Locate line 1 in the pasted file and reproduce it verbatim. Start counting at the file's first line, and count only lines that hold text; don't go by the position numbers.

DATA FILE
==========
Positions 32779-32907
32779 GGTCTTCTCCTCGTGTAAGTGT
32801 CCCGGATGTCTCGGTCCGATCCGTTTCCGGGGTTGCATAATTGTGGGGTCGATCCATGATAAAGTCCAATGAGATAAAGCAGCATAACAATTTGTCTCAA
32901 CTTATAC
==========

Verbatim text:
Positions 32779-32907